Endowed Professorships to Two SPIA Faculty; Promotions for Two Others
Chyba, Mauzerall, Goldstein, Mummolo Earn Nods
Two members of the faculty of the Princeton School of Public and International Affairs were named to endowed professorships, effective April 1, and two faculty members were promoted to associate professor, effective July 1.
Christopher F. Chyba was named the Dwight D. Eisenhower Professor in International Affairs and professor of astrophysical sciences, and Denise Mauzerall was named the William S. Tod Professor of Civil and Environmental Engineering and Public and International Affairs.
A Princeton faculty member since 2004, Chyba studies the implication of new technologies for strategic stability, as well as the implications of biotechnology for biological warfare and potential terrorism. He is a former director of SPIA’s Program on Science and Global Security. Prior to coming to Princeton, he taught geological sciences at Stanford University, co-directed the Center for International Security and Cooperation, and held the Sagan Chair at the SETI Institute. Before entering academia, Chyba served on the staffs of the National Security Council and Office of Science and Technology Policy at the White House during the Clinton administration, and on President Obama’s Council of Advisors on Science and Technology.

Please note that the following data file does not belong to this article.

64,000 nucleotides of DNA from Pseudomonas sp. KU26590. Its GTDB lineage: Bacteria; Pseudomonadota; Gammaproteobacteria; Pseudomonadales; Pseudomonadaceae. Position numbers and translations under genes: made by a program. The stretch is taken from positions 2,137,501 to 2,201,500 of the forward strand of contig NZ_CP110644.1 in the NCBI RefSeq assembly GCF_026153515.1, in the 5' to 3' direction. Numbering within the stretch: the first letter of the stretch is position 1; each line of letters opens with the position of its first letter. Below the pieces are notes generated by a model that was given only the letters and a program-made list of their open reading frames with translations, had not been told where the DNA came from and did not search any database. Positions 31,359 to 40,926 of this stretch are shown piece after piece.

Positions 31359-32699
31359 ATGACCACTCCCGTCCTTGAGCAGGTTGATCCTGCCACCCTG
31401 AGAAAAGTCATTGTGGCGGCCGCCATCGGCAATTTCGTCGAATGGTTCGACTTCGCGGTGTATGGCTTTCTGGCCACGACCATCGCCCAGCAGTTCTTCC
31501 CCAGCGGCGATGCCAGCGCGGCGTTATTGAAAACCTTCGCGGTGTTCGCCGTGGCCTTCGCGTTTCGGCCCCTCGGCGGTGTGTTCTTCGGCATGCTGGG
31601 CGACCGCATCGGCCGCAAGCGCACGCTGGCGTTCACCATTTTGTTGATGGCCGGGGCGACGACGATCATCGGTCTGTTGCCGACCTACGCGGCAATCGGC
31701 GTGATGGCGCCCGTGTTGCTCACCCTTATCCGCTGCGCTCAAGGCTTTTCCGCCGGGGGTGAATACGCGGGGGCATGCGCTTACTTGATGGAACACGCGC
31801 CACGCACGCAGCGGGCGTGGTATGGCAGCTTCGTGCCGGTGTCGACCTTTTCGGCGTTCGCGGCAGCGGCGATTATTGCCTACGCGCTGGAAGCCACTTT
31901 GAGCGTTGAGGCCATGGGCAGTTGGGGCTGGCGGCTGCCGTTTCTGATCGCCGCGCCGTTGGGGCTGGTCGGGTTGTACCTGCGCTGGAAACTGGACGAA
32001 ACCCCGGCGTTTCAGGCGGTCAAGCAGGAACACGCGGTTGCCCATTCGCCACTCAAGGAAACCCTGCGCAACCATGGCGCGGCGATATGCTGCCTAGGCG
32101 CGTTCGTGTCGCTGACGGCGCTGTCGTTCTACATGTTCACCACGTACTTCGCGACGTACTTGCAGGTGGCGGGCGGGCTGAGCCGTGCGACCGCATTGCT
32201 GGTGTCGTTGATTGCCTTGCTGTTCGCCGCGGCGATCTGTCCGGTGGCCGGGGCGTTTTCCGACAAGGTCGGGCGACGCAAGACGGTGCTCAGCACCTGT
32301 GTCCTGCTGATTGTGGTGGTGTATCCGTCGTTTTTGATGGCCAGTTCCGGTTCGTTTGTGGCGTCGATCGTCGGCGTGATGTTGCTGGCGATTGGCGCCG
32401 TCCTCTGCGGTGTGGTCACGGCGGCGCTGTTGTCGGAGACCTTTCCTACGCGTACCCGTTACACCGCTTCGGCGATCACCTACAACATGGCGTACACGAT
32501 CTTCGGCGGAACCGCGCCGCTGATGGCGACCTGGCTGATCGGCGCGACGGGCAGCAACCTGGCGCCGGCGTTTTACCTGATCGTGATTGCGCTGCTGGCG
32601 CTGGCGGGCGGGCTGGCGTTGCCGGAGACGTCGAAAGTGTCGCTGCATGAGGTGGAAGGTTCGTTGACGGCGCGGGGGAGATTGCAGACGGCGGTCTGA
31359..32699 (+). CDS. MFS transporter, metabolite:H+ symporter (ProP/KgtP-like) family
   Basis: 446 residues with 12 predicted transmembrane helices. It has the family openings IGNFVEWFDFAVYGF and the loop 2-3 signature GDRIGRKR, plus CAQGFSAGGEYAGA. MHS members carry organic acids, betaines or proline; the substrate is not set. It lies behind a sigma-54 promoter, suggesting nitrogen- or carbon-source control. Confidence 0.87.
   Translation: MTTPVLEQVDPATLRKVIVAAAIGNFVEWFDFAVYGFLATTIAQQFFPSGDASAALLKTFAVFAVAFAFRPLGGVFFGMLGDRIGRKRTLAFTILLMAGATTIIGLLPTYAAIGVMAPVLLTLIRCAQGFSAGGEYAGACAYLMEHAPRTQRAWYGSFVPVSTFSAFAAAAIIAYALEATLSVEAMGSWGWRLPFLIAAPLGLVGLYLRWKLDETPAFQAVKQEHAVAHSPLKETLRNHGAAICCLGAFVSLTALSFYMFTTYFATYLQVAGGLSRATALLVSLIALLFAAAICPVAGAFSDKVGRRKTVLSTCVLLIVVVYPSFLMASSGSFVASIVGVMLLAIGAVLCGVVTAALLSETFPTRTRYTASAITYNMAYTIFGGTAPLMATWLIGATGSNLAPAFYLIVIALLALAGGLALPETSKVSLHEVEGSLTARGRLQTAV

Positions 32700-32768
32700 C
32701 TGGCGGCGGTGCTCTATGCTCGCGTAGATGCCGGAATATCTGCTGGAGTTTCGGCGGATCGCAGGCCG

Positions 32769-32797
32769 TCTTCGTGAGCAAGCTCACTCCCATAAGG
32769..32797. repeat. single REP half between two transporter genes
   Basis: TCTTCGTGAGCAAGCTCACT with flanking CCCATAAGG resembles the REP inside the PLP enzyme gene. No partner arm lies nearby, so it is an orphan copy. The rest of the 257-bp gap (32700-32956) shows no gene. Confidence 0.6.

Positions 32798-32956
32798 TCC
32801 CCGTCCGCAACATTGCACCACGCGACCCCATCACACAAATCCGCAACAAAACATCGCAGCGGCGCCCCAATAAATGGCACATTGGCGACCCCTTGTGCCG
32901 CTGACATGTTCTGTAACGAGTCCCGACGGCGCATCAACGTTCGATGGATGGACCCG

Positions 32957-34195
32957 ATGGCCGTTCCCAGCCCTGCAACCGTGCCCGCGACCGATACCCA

The faculty chair of SPIA’s Ph.D. program, Mauzerall has been at Princeton since 1999. She has also worked at the National Center for Atmospheric Research as a visiting scientist and post-doctoral fellow, at the United States Environmental Protection Agency as a program manager, and for environmental consulting firms. Her research examines linkages between air pollution origin, transport, and impacts, including impacts on human health, food security, and climate change. She has published numerous peer-reviewed papers, including several highly cited studies. Mauzerall holds a joint appointment with the University’s Department of Civil and Environmental Engineering.
Goldstein, who holds a joint appointment with the Department of Sociology, studies economic sociology, organizations, and social stratification. His current research examines the social consequences of financial capitalism in the contemporary United States.
Mummolo, who is also affiliated with the Department of Politics, studies bureaucratic politics and political behavior, with a particular focus on law enforcement agencies and police-civilian interactions. Before beginning his doctoral studies, Mummolo was a staff writer at The Washington Post, where he covered crime and politics in the Washington, D.C., region.